when you get your hands on your new copy of Window 7 you’ll want to get it up and running as quickly as possible. The installation process follows similar lines to Windows.
Vista, so if you’re upgrading
form the previous version of the operating system you should be able to do so
while keeping your applications and files intact. However, Microsoft recommends
that you take the opportunity to do a complete reinstall of Windows, erasing
everything on your hard drive before putting Windows 7 in place while this is
more complicated and will take longer to complete, it will enable you to get
rid of any system problems, conflicts and redundant data that has built up in
the pas. Essentially, you’ll given in mind the improvements, that have been
made wit the latest operating system, you might consider this worth the time
If you do deiced to opt for a clean, install and you’re using your existing hard disk drive rather than new one; you’ll need to ensure that you’ve backed up all of your programs, files, and setting first. Once Windows 7 is in place, you’ll need to reinstall all of your software, so make sure you still have the original product discs and serial codes to hand. Note that if you’re running XP, you’; have to do a clean install of Windows 7 though you will be able to pick up the software at an upgrade price, you’ll have to wipe your existing operating system and start again form scratch.
If you have several hard drives or partitions set up on your PC, then you have the option of running a dual-root system, where a boot up menu gives you the choice of launching either Windows 7 or your older operating system.
If you’re running the installation form within an existing version of Windows, you’ll see a screen like this when your load the Windows 7 DVD. You can follow the top link to check that your system has the hardware to cope with the new operating system, or click Install now to start setting it up.
Before Windows begins to copy files over to your hard drive, you’ll be asked if you want to check online for the latest updates and patches that may have been released since the launch of Windows 7. We’d recommend that you do this to make sure you’re not missing out on any important upgrades.
As with previous versions of Windows, you’ll be able to install Windows 7 on top of an earlier version of the operating system, or use a fresh hard disk drive of r the software. Choosing the first option will retain your files and applications, thought we’d always recommend making a backup first.
If you choose a Custom (advanced) installation, then you’ll be able to specify the disk or partition on which you’d like to install Window 7. If you want to create a dual-boot system on a single hard drive, you’ll need to take advantage of a partitioning tool to split the drive up in to chunks of space.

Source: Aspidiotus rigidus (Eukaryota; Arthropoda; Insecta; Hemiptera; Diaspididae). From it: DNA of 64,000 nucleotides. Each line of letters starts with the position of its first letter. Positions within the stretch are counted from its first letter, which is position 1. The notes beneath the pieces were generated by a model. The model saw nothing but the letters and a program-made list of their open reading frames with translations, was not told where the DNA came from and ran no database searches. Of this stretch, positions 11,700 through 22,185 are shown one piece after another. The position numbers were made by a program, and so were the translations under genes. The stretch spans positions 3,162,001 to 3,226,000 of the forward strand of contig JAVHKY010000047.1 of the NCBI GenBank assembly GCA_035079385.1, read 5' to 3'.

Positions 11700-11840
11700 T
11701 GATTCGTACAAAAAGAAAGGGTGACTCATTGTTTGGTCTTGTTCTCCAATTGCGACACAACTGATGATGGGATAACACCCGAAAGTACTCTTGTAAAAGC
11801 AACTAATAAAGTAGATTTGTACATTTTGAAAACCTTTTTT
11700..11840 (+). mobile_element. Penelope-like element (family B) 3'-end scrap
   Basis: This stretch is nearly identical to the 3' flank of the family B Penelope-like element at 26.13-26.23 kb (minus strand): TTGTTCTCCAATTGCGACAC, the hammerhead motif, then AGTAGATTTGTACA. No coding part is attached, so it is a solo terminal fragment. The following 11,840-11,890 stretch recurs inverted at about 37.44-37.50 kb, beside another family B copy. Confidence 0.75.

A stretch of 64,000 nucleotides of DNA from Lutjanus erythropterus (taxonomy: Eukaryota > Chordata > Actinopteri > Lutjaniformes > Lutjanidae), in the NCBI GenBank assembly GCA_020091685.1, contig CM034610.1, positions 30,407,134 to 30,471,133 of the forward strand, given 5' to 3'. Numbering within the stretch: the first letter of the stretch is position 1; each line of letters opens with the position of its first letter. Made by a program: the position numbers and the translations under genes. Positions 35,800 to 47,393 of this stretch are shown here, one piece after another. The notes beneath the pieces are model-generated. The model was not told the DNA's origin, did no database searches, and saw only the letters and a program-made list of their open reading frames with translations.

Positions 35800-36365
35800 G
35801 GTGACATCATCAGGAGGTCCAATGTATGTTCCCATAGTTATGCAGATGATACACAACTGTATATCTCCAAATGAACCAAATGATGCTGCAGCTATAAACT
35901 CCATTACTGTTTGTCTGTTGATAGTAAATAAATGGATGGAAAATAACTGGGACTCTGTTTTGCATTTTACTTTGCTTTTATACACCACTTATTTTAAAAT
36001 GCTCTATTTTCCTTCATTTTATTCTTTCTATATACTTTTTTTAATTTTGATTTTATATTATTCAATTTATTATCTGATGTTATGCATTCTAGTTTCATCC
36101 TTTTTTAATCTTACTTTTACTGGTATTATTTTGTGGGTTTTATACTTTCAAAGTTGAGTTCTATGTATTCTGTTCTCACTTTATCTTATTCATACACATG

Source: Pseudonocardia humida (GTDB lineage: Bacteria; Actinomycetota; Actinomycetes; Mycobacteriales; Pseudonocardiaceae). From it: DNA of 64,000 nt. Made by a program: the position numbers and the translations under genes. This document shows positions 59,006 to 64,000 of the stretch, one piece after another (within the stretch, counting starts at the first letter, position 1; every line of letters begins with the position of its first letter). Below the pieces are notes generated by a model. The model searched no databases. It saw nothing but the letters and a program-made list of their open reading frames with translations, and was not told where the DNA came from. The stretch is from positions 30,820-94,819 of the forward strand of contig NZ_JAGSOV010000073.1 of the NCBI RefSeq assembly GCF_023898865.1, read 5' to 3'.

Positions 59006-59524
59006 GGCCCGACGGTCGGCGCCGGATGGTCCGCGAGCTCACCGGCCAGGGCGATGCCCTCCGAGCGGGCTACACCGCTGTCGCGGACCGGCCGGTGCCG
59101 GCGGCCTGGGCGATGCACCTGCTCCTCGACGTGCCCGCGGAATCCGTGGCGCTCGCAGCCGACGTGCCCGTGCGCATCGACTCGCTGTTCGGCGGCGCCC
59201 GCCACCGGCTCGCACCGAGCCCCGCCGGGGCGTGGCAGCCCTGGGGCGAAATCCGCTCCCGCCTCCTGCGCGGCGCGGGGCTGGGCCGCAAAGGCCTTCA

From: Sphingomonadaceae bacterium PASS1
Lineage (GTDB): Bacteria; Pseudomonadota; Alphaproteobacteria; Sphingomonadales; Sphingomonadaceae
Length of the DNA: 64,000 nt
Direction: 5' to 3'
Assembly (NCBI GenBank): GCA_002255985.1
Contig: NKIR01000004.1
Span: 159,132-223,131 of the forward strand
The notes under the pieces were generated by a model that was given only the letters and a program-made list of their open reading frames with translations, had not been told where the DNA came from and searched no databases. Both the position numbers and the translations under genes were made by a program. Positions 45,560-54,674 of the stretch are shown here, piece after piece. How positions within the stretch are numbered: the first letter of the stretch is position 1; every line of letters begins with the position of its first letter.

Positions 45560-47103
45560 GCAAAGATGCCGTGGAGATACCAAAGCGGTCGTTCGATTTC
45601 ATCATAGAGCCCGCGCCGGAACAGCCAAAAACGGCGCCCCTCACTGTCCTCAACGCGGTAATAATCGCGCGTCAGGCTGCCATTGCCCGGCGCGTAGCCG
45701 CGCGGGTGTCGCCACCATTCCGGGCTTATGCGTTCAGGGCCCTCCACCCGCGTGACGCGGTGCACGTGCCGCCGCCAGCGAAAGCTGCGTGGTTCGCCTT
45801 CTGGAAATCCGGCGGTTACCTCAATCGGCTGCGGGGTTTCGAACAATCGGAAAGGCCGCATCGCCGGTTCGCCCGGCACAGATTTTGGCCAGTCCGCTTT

Creating a Dual-boot system
If you have a spare drive or partition on your home computer, and it has enough space, you can install Windows 7 to this rather than over writing the operating that you currently have in place. The obvious advantage is that you can leave all of your existing applications and files in place while having the option to use Window 7 as well – however, you’ll still need to install any software you need and copy any data onto the second drive or partition as well as the first. Unless you have a very good reason for doing so, we’d recommend starting afresh with Windows 7 – remember that it’s compatible with the vast majority of older Windows software, and you won’t have to duplicate files across different disks and partitions, saving you precious hard disk space.
A clean install is also much faster to do than an upgrade, though you need to factor in the time taken to back up all of your media files and data first. If you do decide to opt for a dual-root system, you must make sure that the older operating system makes sure that the older operating system is installed first; otherwise you might not be able to get into Windows 7 website at www.microsoft.com.
Backing Up Programs and Files
Whether you’re running an upgrade from Vista to Windows 7 or trying a fresh install, we’d recommend backing up all of your important data and setting first. Check the documentation that comes with your key programs for details of how to do this – most web browsers can easily export a list of bookmarks ready to import again t a later stage, for example. Buying an inexpensive external USB hard drive is the easiest way of creating a temporary backup of your data. Photos, music and video can all be copied over to this drive, and then transferred back when Windows 7 is in place you can either copy the files over manually, or make use of the backup tools built into Windows. You should already have a backup procedure in place, and if this is the case you can run this before installing Windows 7 . If you use an online storage solution, for example, then you can download all the files you need from the web (though this may take some time to compete of you have several hundred of gigabytes to work through). Ultimately, make absolutely sure you have copies of the files you can’t afford to lose before you get started with a Windows 7 installation.
As we have already mentioned, you’ll find plenty of advice on the official Microsoft website, so if there’s anything you’re unsure of then this is a good place to start. There are also a host of other online resources that you can turn to – the forums at www.sevenforums.com in clued a range of helpful tutorials and guide as well as pointers and tips form other Windows 7 users.